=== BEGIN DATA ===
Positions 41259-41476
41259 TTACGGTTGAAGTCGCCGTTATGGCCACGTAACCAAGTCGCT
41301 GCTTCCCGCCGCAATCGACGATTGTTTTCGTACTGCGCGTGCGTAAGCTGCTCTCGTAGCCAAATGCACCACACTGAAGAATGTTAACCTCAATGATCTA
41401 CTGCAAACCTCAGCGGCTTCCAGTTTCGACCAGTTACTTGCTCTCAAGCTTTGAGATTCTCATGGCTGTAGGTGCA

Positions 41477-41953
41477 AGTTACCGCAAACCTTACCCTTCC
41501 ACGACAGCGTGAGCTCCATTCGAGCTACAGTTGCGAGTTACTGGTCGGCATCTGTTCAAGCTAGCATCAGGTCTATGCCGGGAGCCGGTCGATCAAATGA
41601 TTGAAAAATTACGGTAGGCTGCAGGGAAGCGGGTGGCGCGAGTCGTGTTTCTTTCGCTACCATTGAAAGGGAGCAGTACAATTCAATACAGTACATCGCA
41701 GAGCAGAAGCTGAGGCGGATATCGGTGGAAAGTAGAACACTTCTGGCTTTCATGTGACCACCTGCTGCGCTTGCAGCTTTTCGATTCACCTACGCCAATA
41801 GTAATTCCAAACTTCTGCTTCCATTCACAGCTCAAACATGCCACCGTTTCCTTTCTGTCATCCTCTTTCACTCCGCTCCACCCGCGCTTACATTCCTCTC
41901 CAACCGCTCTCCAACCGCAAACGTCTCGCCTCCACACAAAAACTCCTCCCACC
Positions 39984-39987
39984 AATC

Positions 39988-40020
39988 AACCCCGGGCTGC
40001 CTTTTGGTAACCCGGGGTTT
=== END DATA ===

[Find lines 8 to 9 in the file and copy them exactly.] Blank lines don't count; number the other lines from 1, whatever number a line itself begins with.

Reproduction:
41601 TTGAAAAATTACGGTAGGCTGCAGGGAAGCGGGTGGCGCGAGTCGTGTTTCTTTCGCTACCATTGAAAGGGAGCAGTACAATTCAATACAGTACATCGCA
41701 GAGCAGAAGCTGAGGCGGATATCGGTGGAAAGTAGAACACTTCTGGCTTTCATGTGACCACCTGCTGCGCTTGCAGCTTTTCGATTCACCTACGCCAATA